Can Podoplanin Explain the Connection Between Brain Tumors and Venous Thromboembolism?

Podoplanin, a sialomucin-like glycoprotein that can induce blood platelet activation, is frequently expressed by primary brain tumors. Its overexpression can contribute to a greater risk of venous thromboembolism (VTE) among patients with brain tumors, according to a report published in Blood.

“The risk of developing VTE was approximately six times higher in patients with high-podoplanin-expressing tumors compared to patients with podoplanin-negative tumors,” reported Julia Riedl, MD, from the Clinical Division of Hematology and Hemostaseology at the Medical University of Vienna in Austria, and co-authors.

In this prospective, single-center, observational cohort study, Dr. Riedl and researchers explored the association between podoplanin expression with hypercoagulability and risk of VTE and mortality in 213 patients (median age = 55 years; range = 44-66 years) from the Vienna Cancer and Thrombosis Study (CATS) who had a newly diagnosed malignancy (n=185, 86.9%) or progression of disease after remission (n=28, 13.1%). The authors also studied platelet response to glioblastoma cells in vitro to confirm the role of brain tumor-inducible platelet activation in VTE risk.

Patients were excluded if they received chemotherapy within the previous three months, received radiotherapy or surgery within the previous two weeks, had a diagnosis of VTE in the previous three months, and/or received continuous oral anticoagulation or low-molecular-weight heparin.

Patients were enrolled in the study at a median of 17 days after tumor biopsy or surgery, and they were followed for a median of 731 days (range = 3-731 days). Seventy-five patients had complete tumor resection, 77 had incomplete tumor resection, and 61 had tumor biopsy prior to the study.

Most patients (n=151, 70.9%) were positive for podoplanin (measured by immunohistochemical staining of tissue samples):

  • 71 had low expression (defined as isolated, small, CD61-positive thrombotic vessels)
  • 47 had medium expression (defined as multiple positive thrombotic vessels)
  • 33 had high expression (defined as very large and/or plenty of CD61-positive thrombotic vessels)

During a two-year follow-up period, 29 patients (13.6%) developed VTE (including 15 deep vein thromboses [DVTs] of the lower extremity, 13 pulmonary embolisms, and one DVT of the upper extremity); 113 patients (53.1%) died.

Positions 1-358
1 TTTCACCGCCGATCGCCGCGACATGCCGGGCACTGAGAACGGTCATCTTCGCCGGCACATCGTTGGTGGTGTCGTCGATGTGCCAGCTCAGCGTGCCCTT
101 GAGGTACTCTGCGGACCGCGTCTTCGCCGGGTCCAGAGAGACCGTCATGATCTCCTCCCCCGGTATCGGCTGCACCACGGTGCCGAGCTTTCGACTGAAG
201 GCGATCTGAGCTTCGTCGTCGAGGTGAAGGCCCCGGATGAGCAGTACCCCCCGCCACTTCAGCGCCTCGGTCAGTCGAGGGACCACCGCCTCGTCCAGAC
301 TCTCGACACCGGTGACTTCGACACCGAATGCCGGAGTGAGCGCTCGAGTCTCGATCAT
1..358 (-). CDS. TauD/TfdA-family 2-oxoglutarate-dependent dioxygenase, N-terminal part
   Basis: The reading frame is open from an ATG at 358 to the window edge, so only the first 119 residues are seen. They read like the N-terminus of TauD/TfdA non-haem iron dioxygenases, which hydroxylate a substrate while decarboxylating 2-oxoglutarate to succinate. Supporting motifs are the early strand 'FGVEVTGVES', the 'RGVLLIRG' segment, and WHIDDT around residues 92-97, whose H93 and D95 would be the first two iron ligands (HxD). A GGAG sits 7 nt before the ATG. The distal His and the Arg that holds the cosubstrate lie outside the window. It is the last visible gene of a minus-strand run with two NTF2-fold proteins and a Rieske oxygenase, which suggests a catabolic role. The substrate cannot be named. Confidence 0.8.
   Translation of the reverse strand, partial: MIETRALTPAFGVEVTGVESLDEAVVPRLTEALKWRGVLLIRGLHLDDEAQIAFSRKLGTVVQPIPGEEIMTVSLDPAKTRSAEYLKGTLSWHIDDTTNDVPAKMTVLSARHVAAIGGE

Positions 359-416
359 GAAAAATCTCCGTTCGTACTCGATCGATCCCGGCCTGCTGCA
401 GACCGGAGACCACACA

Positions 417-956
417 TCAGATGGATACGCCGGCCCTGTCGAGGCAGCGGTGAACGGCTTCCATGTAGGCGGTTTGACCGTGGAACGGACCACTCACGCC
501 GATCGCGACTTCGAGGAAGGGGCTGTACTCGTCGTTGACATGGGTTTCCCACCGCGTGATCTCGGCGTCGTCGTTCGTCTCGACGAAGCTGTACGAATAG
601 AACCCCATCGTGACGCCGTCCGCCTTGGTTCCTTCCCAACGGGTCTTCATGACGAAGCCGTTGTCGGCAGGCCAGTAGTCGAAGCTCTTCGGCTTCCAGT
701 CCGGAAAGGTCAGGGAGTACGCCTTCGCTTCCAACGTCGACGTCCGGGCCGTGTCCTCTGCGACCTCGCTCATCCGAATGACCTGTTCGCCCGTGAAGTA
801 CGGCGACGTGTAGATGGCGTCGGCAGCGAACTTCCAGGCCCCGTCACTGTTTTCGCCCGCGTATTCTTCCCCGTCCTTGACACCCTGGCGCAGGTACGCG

Podoplanin expression was positively correlated to grade of intravascular platelet aggregates in tumor specimens, decreased blood platelet counts, and increased plasma levels of D-dimer, suggesting “a functional role of podoplanin-induced platelet activation in hypercoagulability in brain tumor patients,” the authors reported.

In the entire population, the 6-, 12-, and 24-month risks of VTE were 10.1 percent, 13.3 percent, and 14.8 percent, respectively, whereas the probabilities of survival were 84.3 percent, 65.1 percent, and 40.6 percent.

Both the risks of VTE and mortality were significantly higher for patients with podoplanin-expressing tumors compared with patients with podoplanin-negative tumors, and both increased as expression levels increased (TABLE).

Patients with high podoplanin expression also experienced the lowest probability of survival at 6, 12, and 24 months:

  • 98.4%, 88.2%, and 68% for podoplanin-negative tumors
  • 81.5%, 61.4%, and 39% for low podoplanin expression
  • 78%, 50.8%, and 12.2% for moderate podoplanin expression
  • 72.2%, 49.3%, and 21.9% for high podoplanin expression

“Identifying patients at risk of VTE is a challenge, because the risk factors in this patient population are not well understood,” co-author Cihan Ay, MD, told ASH Clinical News. “As podoplanin expression correlated with intravascular platelet aggregates in brain tumor specimens and low platelet count in the circulation (as a result of its ability to induce platelet aggregation via the platelet receptor CLEC-2) our study supports the hypothesis that podoplanin might play an important role in the pathogenesis of VTE.”

Although the results “support the concept that podoplanin expression represents the missing pathobiologic link between cancer and thrombotic risk in patients with primary brain tumors,” the study was not able to provide “experimental in vivo evidence for a mechanistic relationship between podoplanin expression and development of VTE,” which the authors noted as a limitation of the study.

Future in vivo studies using animal models of glioblastoma and thrombosis are needed to confirm the current study’s findings, and other research should evaluate “the efficacy and safety of primary thromboprophylaxis in brain tumor patients with high risk of VTE, based on podoplanin expression levels in tumor tissue.”


Riedl J, Preusser M, Nazari PMS, et al. Podoplanin expression in primary brain tumors induces platelet aggregation and increases risk of venous thromboembolism. Blood. 2017 January 10. [Epub ahead of print]

TABLE. Association of Podoplanin Expression With Risk of Future VTE
Podoplanin Expression Univariable HR P Value Multivariable HR P Value
Risk for Future VTE
Negative Reference Reference Reference Reference
Low 2.48

(95% CI 0.76-8.09)

0.131 2.44

(95% CI 0.73-8.17)

Medium 3.64

(95% CI 1.09-12.17)

0.036 3.28

(95% CI 0.91-11.75)

High 5.75

(95% CI 1.71-19.27)

0.005 5.71

(95% CI 1.52-21.36)

Mortality Risk
Negative Reference Reference Reference Reference
Low 2.78
(95% CI 1.59-4.87)
<0.001 2.14

(95% CI 1.18-3.89)

Medium 4.70

(95% CI 2.63-8.40)

<0.001 3.03

(95% CI 1.62-5.68)

High 4.44

(95% CI 2.37-8.31)

<0.001 2.58

(95% CI 1.29-5.15)

VTE = venous thromboembolism; HR = hazard ratio